There is growing support for plugging these loopholes by a multilateral agreement that would establish internationally applicable safeguards. The present paper concludes that such an agreement, far from strengthening global privacy protection, would almost certainly weaken it. Even among Western democracies, the search for transnational common ground and the institutional priorities of the negotiators would ...


Access To National Security Information Under The U.S. Freedom Of Information Act, Stephen J. Schulhofer 2015 NYU School of Law

Access To National Security Information Under The U.S. Freedom Of Information Act, Stephen J. Schulhofer

New York University Public Law and Legal Theory Working Papers

Nations throughout the world permit executive officials to maintain secrecy in matters touching “national security.” And secrecy’s potential for eroding democratic values is growing as conceptions of national security expand. The U.S. Freedom of Information Act (FOIA) offers tools to resist that trend. The present paper, prepared for an International Symposium on “Freedom of Information and Governmental Transparency,” examines FOIA practice in national-security cases. Although U.S. courts do not always pursue their FOIA responsibilities aggressively, they frequently succeed in forcing the release of significant, previously classified material. An active judicial check on national security secrecy therefore is ...


Quis Custodiet Ipsos Custodies? The Current State Of Sexual Assault Reform Within The U.S. Military And The Need For The Use Of A Formal Decisionmaking Process In Further Reform, Danielle Rogowski 2015 Seattle University School of Law

Quis Custodiet Ipsos Custodies? The Current State Of Sexual Assault Reform Within The U.S. Military And The Need For The Use Of A Formal Decisionmaking Process In Further Reform, Danielle Rogowski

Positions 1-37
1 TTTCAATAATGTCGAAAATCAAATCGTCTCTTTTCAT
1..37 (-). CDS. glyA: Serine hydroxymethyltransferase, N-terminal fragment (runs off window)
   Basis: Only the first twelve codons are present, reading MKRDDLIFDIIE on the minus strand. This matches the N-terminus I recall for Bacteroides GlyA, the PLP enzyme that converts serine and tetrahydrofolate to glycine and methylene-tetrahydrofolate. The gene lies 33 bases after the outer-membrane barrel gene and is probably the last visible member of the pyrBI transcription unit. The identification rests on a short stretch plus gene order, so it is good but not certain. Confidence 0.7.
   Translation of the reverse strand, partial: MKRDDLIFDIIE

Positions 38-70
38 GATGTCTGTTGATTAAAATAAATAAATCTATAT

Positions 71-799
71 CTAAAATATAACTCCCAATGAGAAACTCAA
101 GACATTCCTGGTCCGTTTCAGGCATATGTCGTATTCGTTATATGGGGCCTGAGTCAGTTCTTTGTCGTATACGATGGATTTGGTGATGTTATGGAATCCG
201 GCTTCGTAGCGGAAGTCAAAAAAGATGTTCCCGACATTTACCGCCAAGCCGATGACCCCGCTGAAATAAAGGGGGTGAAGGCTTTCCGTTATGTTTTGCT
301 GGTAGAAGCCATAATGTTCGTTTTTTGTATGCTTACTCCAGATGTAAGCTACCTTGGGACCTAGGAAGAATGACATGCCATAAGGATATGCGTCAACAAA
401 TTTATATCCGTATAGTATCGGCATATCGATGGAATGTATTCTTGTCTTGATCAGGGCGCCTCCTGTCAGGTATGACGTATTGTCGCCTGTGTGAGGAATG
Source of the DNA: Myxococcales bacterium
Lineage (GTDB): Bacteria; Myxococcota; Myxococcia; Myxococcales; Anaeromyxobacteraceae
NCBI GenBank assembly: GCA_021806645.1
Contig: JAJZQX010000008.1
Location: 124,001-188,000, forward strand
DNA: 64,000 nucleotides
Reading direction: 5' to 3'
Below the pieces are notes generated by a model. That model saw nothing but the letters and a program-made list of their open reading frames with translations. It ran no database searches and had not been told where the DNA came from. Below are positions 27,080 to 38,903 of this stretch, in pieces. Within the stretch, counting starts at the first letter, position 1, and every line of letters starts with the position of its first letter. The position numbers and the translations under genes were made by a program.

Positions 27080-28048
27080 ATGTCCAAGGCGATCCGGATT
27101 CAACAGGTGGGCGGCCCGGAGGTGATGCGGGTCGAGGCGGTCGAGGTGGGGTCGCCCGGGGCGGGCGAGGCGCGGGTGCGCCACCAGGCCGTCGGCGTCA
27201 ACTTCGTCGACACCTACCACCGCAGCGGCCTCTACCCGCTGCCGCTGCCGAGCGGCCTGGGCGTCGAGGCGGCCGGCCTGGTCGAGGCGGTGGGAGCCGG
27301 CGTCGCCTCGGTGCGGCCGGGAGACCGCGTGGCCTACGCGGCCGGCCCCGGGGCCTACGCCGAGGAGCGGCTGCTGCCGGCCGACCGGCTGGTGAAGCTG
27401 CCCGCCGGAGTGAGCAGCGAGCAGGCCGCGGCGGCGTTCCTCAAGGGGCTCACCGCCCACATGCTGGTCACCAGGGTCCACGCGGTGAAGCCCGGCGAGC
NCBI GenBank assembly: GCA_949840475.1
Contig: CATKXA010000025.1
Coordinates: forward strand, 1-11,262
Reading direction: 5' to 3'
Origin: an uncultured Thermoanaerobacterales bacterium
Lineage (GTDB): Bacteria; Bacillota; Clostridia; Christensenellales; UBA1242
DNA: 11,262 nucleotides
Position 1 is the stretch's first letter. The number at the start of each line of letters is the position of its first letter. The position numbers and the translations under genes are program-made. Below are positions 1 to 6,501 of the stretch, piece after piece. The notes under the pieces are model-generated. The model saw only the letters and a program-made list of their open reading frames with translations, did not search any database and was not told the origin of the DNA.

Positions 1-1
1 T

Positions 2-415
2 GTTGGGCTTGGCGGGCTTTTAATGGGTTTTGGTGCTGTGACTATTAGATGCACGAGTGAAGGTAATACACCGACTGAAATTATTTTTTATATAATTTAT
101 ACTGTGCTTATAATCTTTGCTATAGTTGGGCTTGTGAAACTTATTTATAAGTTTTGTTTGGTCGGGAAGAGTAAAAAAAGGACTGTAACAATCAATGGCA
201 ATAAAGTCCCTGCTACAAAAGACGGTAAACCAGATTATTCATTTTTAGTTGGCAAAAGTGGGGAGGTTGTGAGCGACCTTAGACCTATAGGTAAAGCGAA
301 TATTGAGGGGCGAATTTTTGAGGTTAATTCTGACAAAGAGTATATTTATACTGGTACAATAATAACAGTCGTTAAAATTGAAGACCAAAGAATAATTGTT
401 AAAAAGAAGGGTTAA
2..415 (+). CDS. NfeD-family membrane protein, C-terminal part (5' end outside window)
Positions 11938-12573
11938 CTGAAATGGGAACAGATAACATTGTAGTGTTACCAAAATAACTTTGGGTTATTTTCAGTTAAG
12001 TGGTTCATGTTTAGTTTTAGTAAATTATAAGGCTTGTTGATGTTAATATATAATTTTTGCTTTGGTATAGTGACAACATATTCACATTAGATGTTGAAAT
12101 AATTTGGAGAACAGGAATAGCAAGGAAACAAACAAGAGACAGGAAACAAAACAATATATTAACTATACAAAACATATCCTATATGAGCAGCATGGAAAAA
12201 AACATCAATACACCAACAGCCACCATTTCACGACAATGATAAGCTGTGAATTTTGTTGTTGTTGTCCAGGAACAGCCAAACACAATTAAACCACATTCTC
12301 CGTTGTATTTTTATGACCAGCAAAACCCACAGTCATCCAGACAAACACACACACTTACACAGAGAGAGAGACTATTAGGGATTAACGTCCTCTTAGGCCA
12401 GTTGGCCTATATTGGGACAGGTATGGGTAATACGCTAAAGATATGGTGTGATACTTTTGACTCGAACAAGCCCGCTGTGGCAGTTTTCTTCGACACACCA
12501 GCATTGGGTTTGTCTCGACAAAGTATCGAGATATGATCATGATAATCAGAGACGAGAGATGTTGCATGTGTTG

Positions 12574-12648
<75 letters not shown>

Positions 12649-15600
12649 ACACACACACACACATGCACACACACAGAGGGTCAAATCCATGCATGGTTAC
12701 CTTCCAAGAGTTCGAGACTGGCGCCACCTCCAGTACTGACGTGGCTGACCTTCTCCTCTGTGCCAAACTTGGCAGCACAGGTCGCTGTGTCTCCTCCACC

Seattle University Law Review

Who protects those who protect the nation? In the United States, these responsibilities are levied upon the U.S. Congress, which has Constitutional authority to “make rules for the Government and Regulation of the land and naval Forces.” As such, the U.S. military currently has a robust and well-developed judicial system governed by the Uniform Code of Military Justice (UCMJ). Yet critics have attacked this system during the past two decades by alleging that it fails to adequately prevent and prosecute sexual assault within the ranks. Following scandals at the 1991 Tailhook Convention, Aberdeen Proving Grounds, and the United ...


Human Rights Violations At Guantánamo Bay: How The United States Has Avoided Enforcement Of International Norms, Samantha Pearlman 2015 Seattle University School of Law

Human Rights Violations At Guantánamo Bay: How The United States Has Avoided Enforcement Of International Norms, Samantha Pearlman

Seattle University Law Review

Guantánamo Bay has become a symbol of the United States’ approach to the War on Terror. The detention center is globally known for the human rights violations committed there; yet, the international community has failed to take actions to successfully close the facility through either the use of pressure on the U.S. government or by utilizing enforcement mechanisms against the United States as it would any other nation committing proportional human rights violations. The United States’ actions at Guantánamo Bay violate its obligations under the Third Geneva Convention, the International Covenant for Civil and Political Rights (ICCPR), the Convention ...